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China makes clear positions on WTO's agriculture trade talks 2007-05-22 03:28:33
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    GENEVA, May 21 (Xinhua) -- Chinese Minister of Commerce Bo Xilai and Minister of Agriculture Sun Zhengcai have jointly sent a letter to the World Trade Organization (WTO), making clear China's key positions on the organization's agriculture trade talks, the Chinese Permanent Mission to the WTO revealed on Monday.

    "Effective cuts in trade-distorting domestic farm support by developed members must be achieved in real terms, " said the letter, which was signed on May 18 and addressed to WTO chief Pascal Lamy, General Council Chairman, Ambassador Muhamad Noor Yacob and Chairman of the Special Session of the Committee on Agriculture, Ambassador Crawford Falconer respectively.

    Agriculture trade talks are a key part of the WTO's wider Doha Round multilateral trade negotiations, which have gone through five years but still inconclusive. The WTO's developed members, particularly the United States, have been under great pressure to offer further cuts in domestic farm support to move the talks forward.

    "For many years, due to the huge amount of trade-distorting domestic support provided by the developed members, the world price for agricultural products has been artificially depressed, adversely affecting the livelihood of the farmers in the developing countries," the letter said.

    "China has a rural population of 740 million, whose livelihood has been seriously affected by the import of products with huge amount of trade-distorting domestic support by developed members, particularly those which are heavily subsidized such as wheat, cotton, and soybeans," it added.

    "We emphasize that no matter what the final figures would be, we have to ensure cuts in real terms. It should be set at a point which is lower than the current applied level of the developed members, and not at a point only to squeeze out part of the water," it stressed.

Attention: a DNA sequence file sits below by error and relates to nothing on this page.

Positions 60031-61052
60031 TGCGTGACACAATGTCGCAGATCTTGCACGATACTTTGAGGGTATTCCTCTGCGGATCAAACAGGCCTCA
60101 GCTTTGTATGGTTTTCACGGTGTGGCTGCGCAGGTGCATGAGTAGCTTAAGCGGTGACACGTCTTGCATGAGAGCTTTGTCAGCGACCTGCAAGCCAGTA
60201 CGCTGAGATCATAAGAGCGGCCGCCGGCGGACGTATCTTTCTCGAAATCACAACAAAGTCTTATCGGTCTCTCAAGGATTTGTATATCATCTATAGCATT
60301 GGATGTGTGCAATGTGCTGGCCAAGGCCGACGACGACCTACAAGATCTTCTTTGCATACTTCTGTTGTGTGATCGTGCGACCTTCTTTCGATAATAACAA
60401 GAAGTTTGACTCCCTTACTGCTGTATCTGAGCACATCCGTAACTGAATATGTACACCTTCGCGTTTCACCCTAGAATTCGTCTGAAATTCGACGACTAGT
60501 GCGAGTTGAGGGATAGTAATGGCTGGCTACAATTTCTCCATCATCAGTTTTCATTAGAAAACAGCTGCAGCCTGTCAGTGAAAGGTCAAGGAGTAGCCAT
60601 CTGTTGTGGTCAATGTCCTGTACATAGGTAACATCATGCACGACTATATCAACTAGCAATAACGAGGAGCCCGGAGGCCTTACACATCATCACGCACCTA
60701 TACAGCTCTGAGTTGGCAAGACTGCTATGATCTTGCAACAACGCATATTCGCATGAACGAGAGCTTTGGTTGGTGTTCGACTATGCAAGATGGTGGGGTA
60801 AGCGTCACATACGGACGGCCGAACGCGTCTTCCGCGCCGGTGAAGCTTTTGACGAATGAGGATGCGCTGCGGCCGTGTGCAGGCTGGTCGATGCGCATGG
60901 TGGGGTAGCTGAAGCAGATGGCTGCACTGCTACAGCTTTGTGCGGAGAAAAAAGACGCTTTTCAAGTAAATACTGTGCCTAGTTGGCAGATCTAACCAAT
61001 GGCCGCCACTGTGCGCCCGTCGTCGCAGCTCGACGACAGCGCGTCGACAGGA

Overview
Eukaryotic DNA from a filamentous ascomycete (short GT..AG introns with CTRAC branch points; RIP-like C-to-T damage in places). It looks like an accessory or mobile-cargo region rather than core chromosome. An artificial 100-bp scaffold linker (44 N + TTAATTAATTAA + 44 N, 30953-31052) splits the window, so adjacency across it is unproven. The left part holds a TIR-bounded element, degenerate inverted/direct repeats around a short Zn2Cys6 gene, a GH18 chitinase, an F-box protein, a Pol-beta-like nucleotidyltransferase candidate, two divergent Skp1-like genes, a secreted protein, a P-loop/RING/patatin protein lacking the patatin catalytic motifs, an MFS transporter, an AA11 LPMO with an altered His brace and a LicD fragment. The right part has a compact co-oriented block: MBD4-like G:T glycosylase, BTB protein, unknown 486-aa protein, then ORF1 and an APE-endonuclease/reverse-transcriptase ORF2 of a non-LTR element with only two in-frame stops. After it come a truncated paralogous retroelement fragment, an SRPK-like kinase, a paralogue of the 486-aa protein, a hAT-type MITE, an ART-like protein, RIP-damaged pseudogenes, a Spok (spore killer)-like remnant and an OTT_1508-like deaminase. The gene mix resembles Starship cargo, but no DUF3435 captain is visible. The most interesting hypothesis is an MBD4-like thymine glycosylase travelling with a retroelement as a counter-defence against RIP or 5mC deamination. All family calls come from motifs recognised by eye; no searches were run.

In the letter, the two ministers praised Falconer for his important role in revitalizing the multilateral process of the Doha Round talks.

    In a "challenge paper" circulated to WTO members earlier this month, Falconer presented his own proposals on agriculture negotiations in order to stimulate responses from WTO members so that a possible landing zone could be found.

    Some of Falconer's thinking reflects the views of China as well as other developing members, such as "effective cuts in trade-distorting domestic support," and application of tiered formula proposed by the G20 related to tariff reductions for developed members, the letter said.

    But the fundamental problem with the current paper is that the concerns of the developed members and those of developing members are not addressed in a balanced way. Specifically, emphasis on domestic support and market access are not balanced, and concerns of the developing members on the market access are not properly treated, according to the letter.

    The two ministers said that Falconer's new concept whereby all developing members would undergo an overall minimum average cut in tariffs is not in line with principles already agreed by WTO members.

    "As the tariff structure of the developing members is quite different from that of the developed, they should be entitled to have different thresholds as well as different proportionate cuts," the letter said.

    On special products (SPs), the letter said that Falconer's interpretation of the "flexible treatment" of SPs is misleading. "We are firm on this point that 'flexible treatment' should in no way exclude the entitlement of exemptions."

    The letter also urged Falconer to reconsider his proposal on the number of SPs, as it "differs significantly from the positions of some members and have not fully addressed their concerns."

    According to the two ministers, it may be difficult for WTO members to agree to Falconer's proposal that developing members should consider a Uruguay Round approach for an average tariff cut.

    Besides, the proposed drop of special and differential treatment such as SPs and two-third approach for cuts would not only further complicates the issue, but also makes it impossible to effectively tackle the major concerns of the developing countries, the letter said.

    The two ministers also stressed that specific concerns of Recently Acceded Members (RAMs) should be effectively addressed in the next paper which Falconer is expected to circulate soon.

    "We strongly appeal to the Chair to spell out clearly in the text that RAMs are entitled to have less cut and exemptions for some of their SPs so that the concerns of the RAMs will be effectively addressed and those imbalances between the RAMs and other members reduced," the letter said.

Editor: Yan Liang
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